“For example, I perform my set at hip hop shows with the beautiful dancing roller skaters girls of the YYC Fresh Rollers. I like to keep things sort of retro and old school.”
Check out the interview with Tygantik exclusively on Skilly Magazine Online.
Skilly: How were you able to start your journey in the entertainment business? Where did this all start?
Tygantik: The first spark for me to write hip hop came when I was with a friend of mine up in Fort McMurray, Alberta, Canada. Joey (Explosive Josive) was playing a freestyle tune on the guitar. I had been writing to his strumming. When he stopped I asked him to continue because I wanted him to hear what I had started. I rapped the 1st verse of “Marijuana Protest” to him and he thought it sounded good and that we should make a full song out of the idea.
What are some of the creative ways you use to promote your music?
I have been trying to be creative with positivity a lot more lately. I make fun t-shirt designs for concerts, I involve different genres or activities that you don’t normally see in the hip hop community. For example, I perform my set at hip hop shows with the beautiful dancing roller skaters girls of the YYC Fresh Rollers. I like to keep things sort of retro and old school.
What is the greatest challenge you face in today’s entertainment business? How do you overcome them?
My greatest challenge as an independent artist in today’s entertainment industry is turning my art into a business online. As an independent artist I invest every single dime I have into my craft and make a lot of hard sacrifices. I need to overcome this by knowing the worth in my music and continuing to research and find more knowledge on the subject.
How is the music scene like in your hometown? What do you like about it and what don’t you like?
I currently live in Calgary, Alberta which has a very happening music scene. I like that any night of the week you can find a good local show or an open mic. There are a lot of different styles and genres of music. I can’t think of anything I don’t like about the music scene other than some of the negativity and unnecessary violence.
Where do you think the future of music is going to be? How do you feel artists can be more a part of it?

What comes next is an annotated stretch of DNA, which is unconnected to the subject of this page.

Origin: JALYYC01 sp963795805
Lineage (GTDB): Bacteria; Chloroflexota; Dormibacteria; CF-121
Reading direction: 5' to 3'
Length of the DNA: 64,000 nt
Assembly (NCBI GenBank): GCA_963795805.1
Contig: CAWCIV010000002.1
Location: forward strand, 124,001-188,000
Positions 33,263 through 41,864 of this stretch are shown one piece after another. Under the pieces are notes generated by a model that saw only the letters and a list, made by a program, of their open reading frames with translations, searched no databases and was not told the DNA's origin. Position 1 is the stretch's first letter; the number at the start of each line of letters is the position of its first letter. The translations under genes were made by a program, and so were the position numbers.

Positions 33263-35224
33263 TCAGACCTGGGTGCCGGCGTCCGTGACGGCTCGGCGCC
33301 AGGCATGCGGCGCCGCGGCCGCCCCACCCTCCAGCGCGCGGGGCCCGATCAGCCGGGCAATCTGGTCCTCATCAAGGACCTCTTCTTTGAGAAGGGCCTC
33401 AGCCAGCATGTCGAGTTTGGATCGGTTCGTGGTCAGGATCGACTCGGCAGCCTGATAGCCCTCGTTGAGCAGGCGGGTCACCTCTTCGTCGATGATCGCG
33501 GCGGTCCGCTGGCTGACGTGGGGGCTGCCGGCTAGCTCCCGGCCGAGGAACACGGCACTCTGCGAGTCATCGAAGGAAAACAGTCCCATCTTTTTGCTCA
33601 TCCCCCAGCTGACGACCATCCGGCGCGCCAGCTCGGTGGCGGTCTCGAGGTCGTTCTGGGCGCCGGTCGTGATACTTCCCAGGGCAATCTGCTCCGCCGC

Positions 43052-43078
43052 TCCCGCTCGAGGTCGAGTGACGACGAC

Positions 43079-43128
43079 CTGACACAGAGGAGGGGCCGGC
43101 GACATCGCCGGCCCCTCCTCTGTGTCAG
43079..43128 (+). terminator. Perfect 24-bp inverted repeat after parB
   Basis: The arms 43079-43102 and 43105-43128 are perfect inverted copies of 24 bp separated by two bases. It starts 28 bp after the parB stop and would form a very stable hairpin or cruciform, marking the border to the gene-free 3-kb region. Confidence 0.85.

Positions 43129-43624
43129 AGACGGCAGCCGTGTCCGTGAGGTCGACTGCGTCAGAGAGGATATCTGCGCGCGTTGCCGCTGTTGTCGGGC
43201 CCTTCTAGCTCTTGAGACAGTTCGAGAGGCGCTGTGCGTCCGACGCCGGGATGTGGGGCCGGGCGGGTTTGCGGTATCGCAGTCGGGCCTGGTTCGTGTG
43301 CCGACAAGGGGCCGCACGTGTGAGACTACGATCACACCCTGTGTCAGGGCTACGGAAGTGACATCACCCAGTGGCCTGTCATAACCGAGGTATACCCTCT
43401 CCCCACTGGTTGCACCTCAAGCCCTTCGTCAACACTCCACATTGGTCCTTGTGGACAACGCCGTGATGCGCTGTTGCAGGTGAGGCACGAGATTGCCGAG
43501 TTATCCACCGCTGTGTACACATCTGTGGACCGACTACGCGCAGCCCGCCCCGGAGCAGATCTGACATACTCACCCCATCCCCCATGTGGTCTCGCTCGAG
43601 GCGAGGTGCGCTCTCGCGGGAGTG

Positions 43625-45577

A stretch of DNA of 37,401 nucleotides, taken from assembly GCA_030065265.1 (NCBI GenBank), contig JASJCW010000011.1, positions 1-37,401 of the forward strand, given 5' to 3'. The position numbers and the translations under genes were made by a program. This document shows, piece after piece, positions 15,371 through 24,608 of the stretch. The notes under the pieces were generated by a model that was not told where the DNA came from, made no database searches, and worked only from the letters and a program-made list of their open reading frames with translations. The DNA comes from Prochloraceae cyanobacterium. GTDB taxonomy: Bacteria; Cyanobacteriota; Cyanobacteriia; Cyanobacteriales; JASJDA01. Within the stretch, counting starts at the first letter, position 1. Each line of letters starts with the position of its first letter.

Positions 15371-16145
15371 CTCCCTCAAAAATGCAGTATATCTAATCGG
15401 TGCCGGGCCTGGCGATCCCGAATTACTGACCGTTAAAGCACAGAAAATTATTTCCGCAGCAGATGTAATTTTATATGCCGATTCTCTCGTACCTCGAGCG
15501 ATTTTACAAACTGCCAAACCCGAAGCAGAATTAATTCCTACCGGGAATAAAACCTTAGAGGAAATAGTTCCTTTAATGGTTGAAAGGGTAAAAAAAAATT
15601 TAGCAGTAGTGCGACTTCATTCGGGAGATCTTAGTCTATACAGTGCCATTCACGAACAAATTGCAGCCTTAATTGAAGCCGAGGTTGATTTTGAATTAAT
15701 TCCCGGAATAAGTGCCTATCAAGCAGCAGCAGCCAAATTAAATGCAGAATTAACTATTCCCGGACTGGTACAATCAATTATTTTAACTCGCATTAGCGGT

I think the future of music is moving towards the hands of independent artist. There are so many opportunities available for artist. We will see a lot more young entrepreneurs taking their music career into their own hands. I think the best way to be a part of this is to study and research everything you can find on how to survive in this industry.
What advice can you give to other upcoming artists and musicians trying to achieve success?
The best advice is simple, never give up. I know that when recording music for the first time or just trying to make a name in the music industry can me very discouraging and difficult at times. It’s hard when people tell you to move on, get a real job, or laugh at the idea that you could even make a successful album.
What inspires you to write your next song?
Usually daily living, the universe, life, people, my last song, positivity. I feel a connection with this art and it’s something that will be a part of my life forever whether people listen to it or not. Music is the key to our spirit and soul. Music is life and life is music. Breathing is my inspiration and love creates the rhythm.
What are the steps you take to make a song?
First, I choose a beat that gives me a vibe similar to how I’m feeling or relates to the point I want to get across. Sometimes I just start writing to a beat without any planning and it amazes me how smoothly some songs come together to almost create them self. When the song is written, I will record it in the next couple days and then I get into editing.
What do you think makes a great song?
Instruments, soul, and the truth of a good story that motivates your existence and makes you want to do better.
Where can we connect with you? Can you give us your social media links and where we can contact you?
Official website: www.tygantik.com